Khmer Empire Antiquities Part II

In May 2019 I had the opportunity to explore the Art Institute of Chicago and Field Museum to research and analyze the ancient Khmer empire artifacts from Cambodia as research for an upcoming book. It was my delight to explore similar artifacts from this Labor Day in Kansas City at the Nelson-Atkins Museum of Art.

There are a few similarities but also unique findings as well. As in Chicago it was in Kansas City that the description of these artifacts are incorrect. Minor points to help the general public understand but my way of thinking says that breeds ignorance. Let’s accept them for what they are instead of pandering, shall we?

As always though, I am grateful for the chance to explore more about this culture that has intrigued me since 1993 when I first discovered a book tucked away in the archives of a university library.

A partial bas-relief describing the Churning of the Ocean of Milk.
Sugriva the monkey king (end) leads smaller gods in this work.
Seated Buddha meditating for seven weeks. The serpent king lifts him up to prevent him drowning during a flooding storm. The artifact hosted in Chicago is more complete with the serpent’s head raised above and covering Buddha from the rains.
A pillar fragment with a heavenly maiden or devata in sandstone.
The crown on her head resembles the towers of the Angor Wat temple.
Except for the docents, we had the Nelson Atkins museum to ourselves.

Khmer Empire Antiquities

Because I am still researching my novel based on the Khmer empire in Cambodia, I had hoped to discover some relics or art from this period and the Art Institute of Chicago did not disappoint.

What was disappointing were the descriptions of the artifacts. Which temple site was this taken from? Did the institute know?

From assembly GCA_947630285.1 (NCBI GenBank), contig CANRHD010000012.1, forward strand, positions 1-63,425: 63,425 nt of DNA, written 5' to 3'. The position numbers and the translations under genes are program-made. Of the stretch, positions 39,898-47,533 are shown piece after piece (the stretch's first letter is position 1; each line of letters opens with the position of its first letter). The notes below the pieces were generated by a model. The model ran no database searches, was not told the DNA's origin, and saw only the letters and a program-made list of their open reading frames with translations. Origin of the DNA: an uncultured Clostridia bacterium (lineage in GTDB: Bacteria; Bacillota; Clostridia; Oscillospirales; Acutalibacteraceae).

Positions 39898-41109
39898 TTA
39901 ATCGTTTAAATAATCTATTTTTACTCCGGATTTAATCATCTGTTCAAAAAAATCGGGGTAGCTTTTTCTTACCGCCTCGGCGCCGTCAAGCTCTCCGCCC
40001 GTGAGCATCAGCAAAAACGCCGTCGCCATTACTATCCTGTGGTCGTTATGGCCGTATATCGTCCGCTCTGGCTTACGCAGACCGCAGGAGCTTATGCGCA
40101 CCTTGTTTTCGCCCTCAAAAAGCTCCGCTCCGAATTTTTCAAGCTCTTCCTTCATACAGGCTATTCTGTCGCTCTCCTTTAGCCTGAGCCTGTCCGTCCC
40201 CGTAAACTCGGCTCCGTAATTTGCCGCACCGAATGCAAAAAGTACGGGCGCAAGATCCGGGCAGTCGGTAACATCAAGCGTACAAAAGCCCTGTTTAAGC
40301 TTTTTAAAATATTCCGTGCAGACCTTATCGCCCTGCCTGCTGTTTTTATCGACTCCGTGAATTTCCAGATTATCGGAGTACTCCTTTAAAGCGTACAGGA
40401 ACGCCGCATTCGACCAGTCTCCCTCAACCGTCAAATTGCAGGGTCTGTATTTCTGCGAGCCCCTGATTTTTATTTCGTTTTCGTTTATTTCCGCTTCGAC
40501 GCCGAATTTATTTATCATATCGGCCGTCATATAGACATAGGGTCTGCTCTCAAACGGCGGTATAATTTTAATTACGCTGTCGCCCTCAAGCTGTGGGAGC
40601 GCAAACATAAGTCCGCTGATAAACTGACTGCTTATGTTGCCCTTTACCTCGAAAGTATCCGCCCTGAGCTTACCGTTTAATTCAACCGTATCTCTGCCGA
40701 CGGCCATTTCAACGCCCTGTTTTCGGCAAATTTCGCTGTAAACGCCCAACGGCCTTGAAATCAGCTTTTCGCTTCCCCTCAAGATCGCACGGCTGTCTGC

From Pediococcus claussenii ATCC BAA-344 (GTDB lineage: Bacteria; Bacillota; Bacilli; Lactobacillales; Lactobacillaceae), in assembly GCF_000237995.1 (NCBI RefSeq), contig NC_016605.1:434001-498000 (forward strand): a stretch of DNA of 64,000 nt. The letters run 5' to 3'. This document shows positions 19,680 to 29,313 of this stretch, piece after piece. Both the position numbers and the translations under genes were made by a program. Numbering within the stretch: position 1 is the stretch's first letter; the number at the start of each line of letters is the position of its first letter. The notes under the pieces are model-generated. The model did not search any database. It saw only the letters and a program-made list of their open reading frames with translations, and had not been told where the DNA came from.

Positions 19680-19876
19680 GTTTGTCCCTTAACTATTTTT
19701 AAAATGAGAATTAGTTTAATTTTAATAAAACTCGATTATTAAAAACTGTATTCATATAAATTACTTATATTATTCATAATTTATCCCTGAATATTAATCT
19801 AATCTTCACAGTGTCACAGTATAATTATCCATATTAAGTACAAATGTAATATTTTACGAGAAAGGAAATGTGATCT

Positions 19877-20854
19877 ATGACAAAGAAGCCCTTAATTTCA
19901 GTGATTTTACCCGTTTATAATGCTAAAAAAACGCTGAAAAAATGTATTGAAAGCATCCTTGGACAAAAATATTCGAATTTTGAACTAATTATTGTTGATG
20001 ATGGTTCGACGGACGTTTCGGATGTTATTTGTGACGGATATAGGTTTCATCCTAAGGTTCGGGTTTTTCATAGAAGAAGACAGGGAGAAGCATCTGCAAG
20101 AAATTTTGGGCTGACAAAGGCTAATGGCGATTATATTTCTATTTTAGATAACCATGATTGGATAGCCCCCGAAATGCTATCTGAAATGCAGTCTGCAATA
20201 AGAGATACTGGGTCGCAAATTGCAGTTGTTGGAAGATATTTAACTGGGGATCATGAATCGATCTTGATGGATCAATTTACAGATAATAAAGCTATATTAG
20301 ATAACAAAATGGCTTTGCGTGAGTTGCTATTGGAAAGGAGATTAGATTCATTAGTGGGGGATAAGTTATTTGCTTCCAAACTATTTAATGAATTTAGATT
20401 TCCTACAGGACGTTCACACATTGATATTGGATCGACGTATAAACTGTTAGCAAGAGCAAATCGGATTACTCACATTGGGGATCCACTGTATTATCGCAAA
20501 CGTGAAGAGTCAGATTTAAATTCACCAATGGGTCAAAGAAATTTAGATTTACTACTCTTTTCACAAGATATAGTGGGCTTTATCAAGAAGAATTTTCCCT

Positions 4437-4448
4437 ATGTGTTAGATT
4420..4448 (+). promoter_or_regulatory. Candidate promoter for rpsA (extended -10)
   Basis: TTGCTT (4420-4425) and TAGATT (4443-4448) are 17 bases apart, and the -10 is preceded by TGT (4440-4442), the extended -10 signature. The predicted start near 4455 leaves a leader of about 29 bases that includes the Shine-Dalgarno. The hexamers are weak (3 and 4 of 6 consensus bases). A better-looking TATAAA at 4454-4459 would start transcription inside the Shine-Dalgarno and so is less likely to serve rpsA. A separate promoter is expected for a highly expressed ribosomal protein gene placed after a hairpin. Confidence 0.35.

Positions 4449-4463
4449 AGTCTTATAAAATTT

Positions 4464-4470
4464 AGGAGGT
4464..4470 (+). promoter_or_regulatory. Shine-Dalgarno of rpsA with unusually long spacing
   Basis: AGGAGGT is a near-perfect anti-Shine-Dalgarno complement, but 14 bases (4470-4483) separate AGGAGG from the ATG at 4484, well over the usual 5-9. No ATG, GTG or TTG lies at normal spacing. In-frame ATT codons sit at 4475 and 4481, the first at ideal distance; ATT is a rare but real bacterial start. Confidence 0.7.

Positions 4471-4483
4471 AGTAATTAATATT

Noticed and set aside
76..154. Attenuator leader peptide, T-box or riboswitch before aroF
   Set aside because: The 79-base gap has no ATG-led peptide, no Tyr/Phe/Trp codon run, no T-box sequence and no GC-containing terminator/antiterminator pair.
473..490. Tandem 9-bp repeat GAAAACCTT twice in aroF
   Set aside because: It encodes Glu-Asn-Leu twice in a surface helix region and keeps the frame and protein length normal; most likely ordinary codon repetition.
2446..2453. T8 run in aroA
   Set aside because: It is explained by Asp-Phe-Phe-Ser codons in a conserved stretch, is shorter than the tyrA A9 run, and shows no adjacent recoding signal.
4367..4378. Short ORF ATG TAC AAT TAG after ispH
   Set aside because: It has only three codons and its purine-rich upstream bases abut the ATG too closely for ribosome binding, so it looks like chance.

One more disappointing concern? The description placards all say “Angkor period”. To be intellectually honest, let’s call it what it is. These were all from the Khmer Empire of Cambodia in the 11-12th centuries. The name Angkor is a reference to two of the biggest temples in this region, Angkor Wat and Angkor Thom. The terms “Khmer” or “empire” were not mentioned.

All these disappointments are cast aside for now because of the thrill of discovery. They were beautiful in a way that only those who study the culture can appreciate. Up until this moment I had only discovered a bas relief of an apsara dancer in the Houston Museum of Fine Arts.

For now, I will appreciate the experience but will write to the Art Institute for detailed information about this amazing collection.

Bodhisattva Avalokiteshvara, Angkor period 12/13th century Cambodia

Buddha, Khmer Empire period, 11th century. Here the naga (snake) raises him from flooding waters during his meditation and protects him from the rains on his head.
A goddess Angkor period, 12th century Cambodia
A celestial dancer called an Apsara. Angkor period, 11th century Cambodia
Guardian Lion Angkor period, 12th century Cambodia